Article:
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An Introduction to Watt Whisky
Watt Whisky is the independent bottling arm of the Campbeltown Whisky Company Ltd, founded by husband and wife team Kate and Mark Watt.
Prior to establishing their own firm, the pair have jointly amassed more than 40 years experience in the whisky industry. Kate worked in sales and marketing at two of Scotland’s finest family-owned distilleries, first at Springbank in her home town of Campbeltown and latterly at Glenfarclas in Speyside. Mark meanwhile began his career behind the Quaich Bar in the Craigellachie Hotel before moving to Edinburgh, where he worked at the Scotch Malt Whisky Society and Royal Mile Whiskies. Later he headed up the sales team at Duncan Taylor before moving to Campbeltown to become director of sales at William Cadenhead Ltd. That experience should provide the new company with an impressive reservoir of knowledge to draw from.
I’ve never had the pleasure of meeting Kate, but did spend an afternoon being led round the Cadenhead’s warehouse by Mark back in early 2016 and it remains one of my fondest distillery memories to this day. So whilst you never know quite what to expect from a new bottler, Watt Whisky seemed to promise much and on paper at least, their first batch contains an interesting selection of drams…
*Full disclosure: I was sent these samples free of charge. As always I will strive to give an honest opinion on the inherent quality of the spirit and the value for money it represents.
Mannochmore 12 Year Old Single Malt. 54.8%
Mannochmore was founded in 1971 by John Haig & Co. The distillery is perhaps most known for the production of Loch Dhu, a single malt infamous among the whisky community for its excessive use of colouring and for being, well, not very good. In a perfect example of the ridiculousness of the modern whisky market however, this apparently awful whisky is now deemed collectible and changes hands for ridiculous sums on the secondary market. Today the distillery is one of dozens owned by Diageo, with most of its output serving their blended scotch brands.
Matured initially in a pair of hogsheads, the whisky was then transferred to a brandy butt for a finishing period of three months. Bottled at 54.8% it retails for £62.
Smell: Robust almost meaty nose. Caramel and honey. Almond. Baking spices – ginger and cinnamon. Wee bit of struck match / burnt toast. Vanilla fudge. Aromatic and enticing.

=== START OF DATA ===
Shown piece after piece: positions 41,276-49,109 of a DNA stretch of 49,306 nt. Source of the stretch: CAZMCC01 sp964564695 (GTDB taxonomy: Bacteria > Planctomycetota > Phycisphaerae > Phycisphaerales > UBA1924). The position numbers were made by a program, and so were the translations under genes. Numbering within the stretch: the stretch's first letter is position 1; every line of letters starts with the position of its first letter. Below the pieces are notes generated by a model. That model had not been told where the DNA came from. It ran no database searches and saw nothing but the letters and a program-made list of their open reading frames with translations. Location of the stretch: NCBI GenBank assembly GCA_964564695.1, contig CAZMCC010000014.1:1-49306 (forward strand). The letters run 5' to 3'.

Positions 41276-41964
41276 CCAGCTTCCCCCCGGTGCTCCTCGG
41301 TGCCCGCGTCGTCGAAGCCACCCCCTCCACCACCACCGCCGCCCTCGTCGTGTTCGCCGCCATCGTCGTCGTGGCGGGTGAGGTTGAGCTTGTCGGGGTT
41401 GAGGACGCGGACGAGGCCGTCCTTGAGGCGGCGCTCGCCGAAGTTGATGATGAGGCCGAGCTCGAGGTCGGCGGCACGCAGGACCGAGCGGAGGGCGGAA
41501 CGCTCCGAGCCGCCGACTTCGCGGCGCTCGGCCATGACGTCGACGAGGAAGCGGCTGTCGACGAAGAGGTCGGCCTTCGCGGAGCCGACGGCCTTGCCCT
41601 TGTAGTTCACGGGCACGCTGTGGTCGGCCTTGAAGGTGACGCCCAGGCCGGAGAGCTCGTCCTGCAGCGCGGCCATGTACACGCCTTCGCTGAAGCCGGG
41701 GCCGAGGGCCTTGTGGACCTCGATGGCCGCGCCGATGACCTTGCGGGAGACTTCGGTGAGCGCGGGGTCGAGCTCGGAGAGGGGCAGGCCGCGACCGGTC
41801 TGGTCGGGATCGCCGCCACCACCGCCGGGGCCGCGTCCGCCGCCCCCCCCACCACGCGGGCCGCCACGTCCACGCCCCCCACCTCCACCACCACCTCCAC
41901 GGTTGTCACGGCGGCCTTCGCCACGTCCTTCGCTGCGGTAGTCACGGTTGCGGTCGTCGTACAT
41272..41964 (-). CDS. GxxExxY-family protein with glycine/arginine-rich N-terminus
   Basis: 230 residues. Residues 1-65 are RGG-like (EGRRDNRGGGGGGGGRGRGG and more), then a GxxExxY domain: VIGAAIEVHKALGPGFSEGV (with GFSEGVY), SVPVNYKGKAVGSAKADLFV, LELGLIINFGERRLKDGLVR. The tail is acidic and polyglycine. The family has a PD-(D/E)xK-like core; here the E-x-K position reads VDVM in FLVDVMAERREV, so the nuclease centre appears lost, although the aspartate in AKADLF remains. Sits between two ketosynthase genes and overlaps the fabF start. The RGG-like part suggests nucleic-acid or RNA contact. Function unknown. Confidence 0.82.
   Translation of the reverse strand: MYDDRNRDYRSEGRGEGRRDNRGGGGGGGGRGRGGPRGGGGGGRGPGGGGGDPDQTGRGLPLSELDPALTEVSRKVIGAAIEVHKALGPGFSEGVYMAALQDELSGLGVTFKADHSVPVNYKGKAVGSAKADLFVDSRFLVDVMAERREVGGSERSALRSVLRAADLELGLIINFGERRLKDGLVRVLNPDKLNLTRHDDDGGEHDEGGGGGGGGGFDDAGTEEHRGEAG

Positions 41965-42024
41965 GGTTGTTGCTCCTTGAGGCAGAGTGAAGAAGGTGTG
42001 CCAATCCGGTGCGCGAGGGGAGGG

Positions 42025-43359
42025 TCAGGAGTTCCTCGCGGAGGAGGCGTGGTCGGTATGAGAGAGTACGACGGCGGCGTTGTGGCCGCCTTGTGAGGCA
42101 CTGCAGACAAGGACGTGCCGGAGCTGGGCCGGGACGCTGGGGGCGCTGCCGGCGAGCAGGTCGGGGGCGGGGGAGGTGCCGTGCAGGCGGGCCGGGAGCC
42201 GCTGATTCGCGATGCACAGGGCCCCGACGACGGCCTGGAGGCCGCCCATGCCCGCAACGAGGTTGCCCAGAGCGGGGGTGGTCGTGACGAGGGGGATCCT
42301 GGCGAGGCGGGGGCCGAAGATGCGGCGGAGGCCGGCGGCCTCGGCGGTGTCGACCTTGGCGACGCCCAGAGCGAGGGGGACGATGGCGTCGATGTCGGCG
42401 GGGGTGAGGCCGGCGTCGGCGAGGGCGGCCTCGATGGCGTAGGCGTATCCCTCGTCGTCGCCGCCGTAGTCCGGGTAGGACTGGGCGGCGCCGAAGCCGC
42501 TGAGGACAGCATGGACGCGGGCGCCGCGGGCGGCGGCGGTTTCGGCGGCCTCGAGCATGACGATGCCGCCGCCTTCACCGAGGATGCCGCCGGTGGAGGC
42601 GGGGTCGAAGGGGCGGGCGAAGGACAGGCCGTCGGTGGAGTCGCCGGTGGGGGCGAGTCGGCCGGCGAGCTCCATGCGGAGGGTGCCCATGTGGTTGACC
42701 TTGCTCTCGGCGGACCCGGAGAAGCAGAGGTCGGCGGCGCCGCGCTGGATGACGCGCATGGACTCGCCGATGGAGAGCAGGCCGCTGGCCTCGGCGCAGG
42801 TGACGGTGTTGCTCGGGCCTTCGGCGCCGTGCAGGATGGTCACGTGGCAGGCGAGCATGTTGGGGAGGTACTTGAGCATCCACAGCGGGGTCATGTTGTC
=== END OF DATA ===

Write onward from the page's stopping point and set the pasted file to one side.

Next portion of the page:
Taste: Honey. Nutty with caramel and milk chocolate – like a mashup of Snickers and Crunchie Bars. Apple juice. Vanilla pods. Some dried fruits and gingery spice.
Thoughts: Currently available at the Whisky Exchange for £62 – a great price for such an interesting single malt. You’ll want to slowly savour every last drop but if you’re anything like me, you’ll find your glass empty far sooner than you’d like.
A bottle that hits the sweet spot between quality and price. That brandy finish is interesting as well but crucially it hasn’t been overdone, instead its influence is well integrated with the spirit character and that of the hogsheads. I don’t tend to buy bottles after reviewing a sample, simply because my resources won’t allow it – publishing two reviews a week, every week, means I can’t afford to spend money on drams I’ve already reviewed. Despite that, I’m seriously considering a bottle of this Mannochmore. I don’t think I can give a bigger compliment than that – I’d be willing to waste blog resources just for a chance to savour a few more drams.
Caol Ila 11 Year Old Single Malt. 57.4%
Another Diageo owned distillery. Caol Ila is named after the Sound of Islay – the body of water that separates the island from neighbouring Jura. Founded in 1846, the original distillery was almost completely demolished and rebuilt in 1972 to a design by George Leslie Darge, in much the same style as his work at both Clynelish and Linkwood. Only a small range of official bottlings are available but Caol Ila is the largest distillery on Islay, and its single malt is a common feature among the output of independent bottlers.
This 11 year old was matured in a single hogshead before being bottled at 57.4%. Retails for £65.
Smell: A great big blast of smoke. Charcoal. TCP. Liquorice. Lemon. Vanilla. Breakfast cereal and honey. Water tones down the fire and brimstone a little.